Transistor-Transistor Logic belongs to the digital logic family. It consists of transistors at both input and output side, diodes and few resistors.
The TTL integrated circuits are very popular in different applications including computer controls, consumer electronics, industrial control systems, etc.
There are various subfamilies in transistor-transistor logic, which includes standard TTL, Low power TTL, Schottky TTL, Advanced Schottky TTL, High power TTL, fast TTL, etc. In this section, you will learn about the circuit and operation of standard TTL and different output configurations of TTL.
Circuit of standard 2-input TTL NAND Gate
The following figure shows the circuit diagram of the 2-input TTL NAND gate. It has four transistors Q1, Q2, Q3 and Q4. Transistor Q1 has 2-inputs on the emitter side. Transistor Q3 and Q4 form the output side, called Totem pole output.
The circuit of a 2-input TTL NAND gate may look complex. We can simplify its operation by considering the diode equivalent of the 2-input NPN transistor, as shown in the below figure.
In the figure, diodes, DA and DB represent the 2-input emitter junction of transistor Q1. Diode DC represents the collector-base junction of transistor Q2.
Operation of 2-input TTL NAND Gate
When both inputs A and B are low, both the diodes are forward biased. So the current due to the supply voltage +VCC = 5 V will go to the ground through R1 and the two diodes DA and DB.
The supply voltage gets dropped in the resistor R1 and it will not be sufficient to turn ON the transistor Q2. With Q2 open, the transistor Q4 will also cut off. But the transistor Q3 is pulled high. Since Q3 is an emitter follower, the output at the terminal will also be HIGH, which is at logic 1.
When any one input, either A or B is low, the diode with low input will be forward biased. The same operation will take place as explained above. In this case, the output will be HIGH.
When both the inputs A and B are high, both the diodes at the emitter-base junction will be reverse biased. The diode DC at the collector-base junction is forward biased. It will turn on the transistor Q2. With Q2 turned ON, transistor Q4 will also be turned ON.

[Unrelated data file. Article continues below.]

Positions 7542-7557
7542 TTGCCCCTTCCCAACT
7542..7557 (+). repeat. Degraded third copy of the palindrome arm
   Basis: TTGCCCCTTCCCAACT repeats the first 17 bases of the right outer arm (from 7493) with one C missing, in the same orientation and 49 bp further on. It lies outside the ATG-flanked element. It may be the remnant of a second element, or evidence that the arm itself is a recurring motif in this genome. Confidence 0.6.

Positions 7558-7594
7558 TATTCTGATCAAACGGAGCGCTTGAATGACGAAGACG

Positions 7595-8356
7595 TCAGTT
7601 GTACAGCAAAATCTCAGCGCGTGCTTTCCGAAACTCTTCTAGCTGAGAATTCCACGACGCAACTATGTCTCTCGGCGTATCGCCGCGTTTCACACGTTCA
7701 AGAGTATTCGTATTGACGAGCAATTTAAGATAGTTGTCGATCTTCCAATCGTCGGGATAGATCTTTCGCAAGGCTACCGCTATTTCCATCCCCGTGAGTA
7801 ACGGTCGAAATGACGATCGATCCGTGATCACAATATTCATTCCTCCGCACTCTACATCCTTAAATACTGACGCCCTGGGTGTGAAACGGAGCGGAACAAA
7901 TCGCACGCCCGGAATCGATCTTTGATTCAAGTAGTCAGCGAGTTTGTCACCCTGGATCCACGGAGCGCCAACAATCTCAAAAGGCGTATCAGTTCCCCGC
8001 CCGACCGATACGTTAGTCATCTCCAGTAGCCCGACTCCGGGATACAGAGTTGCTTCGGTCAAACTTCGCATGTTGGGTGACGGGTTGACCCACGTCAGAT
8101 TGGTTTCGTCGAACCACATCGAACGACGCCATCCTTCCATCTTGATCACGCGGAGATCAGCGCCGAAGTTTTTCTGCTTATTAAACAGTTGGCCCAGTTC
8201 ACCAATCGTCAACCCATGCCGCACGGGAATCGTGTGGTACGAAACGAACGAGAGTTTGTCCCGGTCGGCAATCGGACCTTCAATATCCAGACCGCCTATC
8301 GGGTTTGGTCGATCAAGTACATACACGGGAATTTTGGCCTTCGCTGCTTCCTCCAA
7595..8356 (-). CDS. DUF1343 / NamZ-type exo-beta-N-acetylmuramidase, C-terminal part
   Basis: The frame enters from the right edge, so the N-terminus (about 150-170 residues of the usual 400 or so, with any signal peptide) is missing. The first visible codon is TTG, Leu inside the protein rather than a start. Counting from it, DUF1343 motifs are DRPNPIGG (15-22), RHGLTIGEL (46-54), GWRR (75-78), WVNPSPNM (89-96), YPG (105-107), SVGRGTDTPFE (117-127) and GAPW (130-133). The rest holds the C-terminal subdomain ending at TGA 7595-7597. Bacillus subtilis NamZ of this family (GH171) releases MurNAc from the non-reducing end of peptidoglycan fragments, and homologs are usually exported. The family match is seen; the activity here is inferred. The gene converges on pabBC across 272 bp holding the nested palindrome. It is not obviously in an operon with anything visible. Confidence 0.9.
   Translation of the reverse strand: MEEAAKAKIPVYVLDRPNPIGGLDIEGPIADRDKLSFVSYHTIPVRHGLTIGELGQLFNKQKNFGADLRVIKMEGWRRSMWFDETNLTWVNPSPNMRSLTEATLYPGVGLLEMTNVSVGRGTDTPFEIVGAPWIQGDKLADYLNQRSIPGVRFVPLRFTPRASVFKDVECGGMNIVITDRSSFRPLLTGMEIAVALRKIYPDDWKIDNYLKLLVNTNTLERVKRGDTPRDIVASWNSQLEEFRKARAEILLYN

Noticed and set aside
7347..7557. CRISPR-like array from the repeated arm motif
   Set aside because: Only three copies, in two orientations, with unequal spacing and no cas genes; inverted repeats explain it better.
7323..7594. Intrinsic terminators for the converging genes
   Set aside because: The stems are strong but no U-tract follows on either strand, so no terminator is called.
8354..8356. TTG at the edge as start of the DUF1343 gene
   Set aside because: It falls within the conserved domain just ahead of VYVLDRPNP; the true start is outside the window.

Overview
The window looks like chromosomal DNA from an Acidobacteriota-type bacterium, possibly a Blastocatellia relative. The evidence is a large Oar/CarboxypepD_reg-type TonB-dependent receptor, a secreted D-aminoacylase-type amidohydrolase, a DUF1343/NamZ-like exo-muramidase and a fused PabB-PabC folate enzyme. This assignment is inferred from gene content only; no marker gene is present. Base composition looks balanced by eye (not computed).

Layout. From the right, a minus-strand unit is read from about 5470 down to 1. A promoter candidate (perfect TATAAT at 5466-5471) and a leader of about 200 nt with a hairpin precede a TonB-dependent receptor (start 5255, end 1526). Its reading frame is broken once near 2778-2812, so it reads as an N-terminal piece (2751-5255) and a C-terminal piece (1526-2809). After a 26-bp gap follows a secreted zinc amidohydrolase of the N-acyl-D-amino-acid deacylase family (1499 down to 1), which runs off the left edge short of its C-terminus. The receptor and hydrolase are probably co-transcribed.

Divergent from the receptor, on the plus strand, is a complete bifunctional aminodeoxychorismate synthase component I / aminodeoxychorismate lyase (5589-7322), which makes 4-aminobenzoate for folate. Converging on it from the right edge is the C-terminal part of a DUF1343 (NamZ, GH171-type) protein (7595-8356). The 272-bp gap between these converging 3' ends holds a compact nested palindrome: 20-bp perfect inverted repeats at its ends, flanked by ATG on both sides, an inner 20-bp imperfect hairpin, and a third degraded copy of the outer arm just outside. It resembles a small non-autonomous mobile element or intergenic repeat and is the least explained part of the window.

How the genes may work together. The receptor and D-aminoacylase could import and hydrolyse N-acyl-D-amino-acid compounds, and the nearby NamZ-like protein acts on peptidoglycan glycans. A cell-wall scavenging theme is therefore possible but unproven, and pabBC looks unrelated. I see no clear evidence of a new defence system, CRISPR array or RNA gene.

Both the transistors at the output side will conduct and so the output at terminal will have LOW value, which is considered as logic 0.
Circuit of standard 3-input TTL NAND Gate
The following figure shows the circuit of the standard 3-input TTL NAND gate. It is the same as that we discussed in the 2-input TTL NAND gate circuit, except that here, the input transistor Q1 has three emitters instead of two. The operation is the same as the 2-input TTL NAND gate.
Output configuration of TTL
There are three different output configurations in transistor-transistor logic
- Totem-pole output
- open collector output
- Tri-state gate output
In the circuit shown below, the shaded portion shows the totem-pole output. Transistor Q3, Q4, diode D and current limiting resistor R3 form the totem-pole output configuration of TTL.
There are a few advantages of using this configuration. When the output switches from LOW to a HIGH state, the output transistor Q4 goes from saturation to cut off. During this transition, the load capacitance across Q3 charges exponentially from low to a high voltage level.
Due to the low output impedance of both transistors Q3 and Q4, the output voltage can change quickly from LOW to HIGH value as the capacitance charge and discharge quickly.
Open collector output
The open-collector output configuration of Transistor-Transistor Logic is shown in the below figure. In this configuration, the transistor Q3 and pull-up resistor is eliminated. Instead, external pull up resistor for proper operation as shown in the figure.
The output is taken from the open collector terminal of Q4. When transistor Q4 is OFF, the output Y will be HIGH and when Q4 is ON, the output will be LOW.
Tri-state gate output
While operating the transistor in this output configuration, it is possible to attain high speed. Three output state is possible: HIGH, LOW and high impedance.
When the transistor Q3 is ON, the output at terminal Y is HIGH. The output is LOW when the transistor Q4 is turned ON. The first and second states are the normal operation of TTL. In the third state, both the transistors Q3 and Q4 are turned OFF, which results in neither LOW nor HIGH output.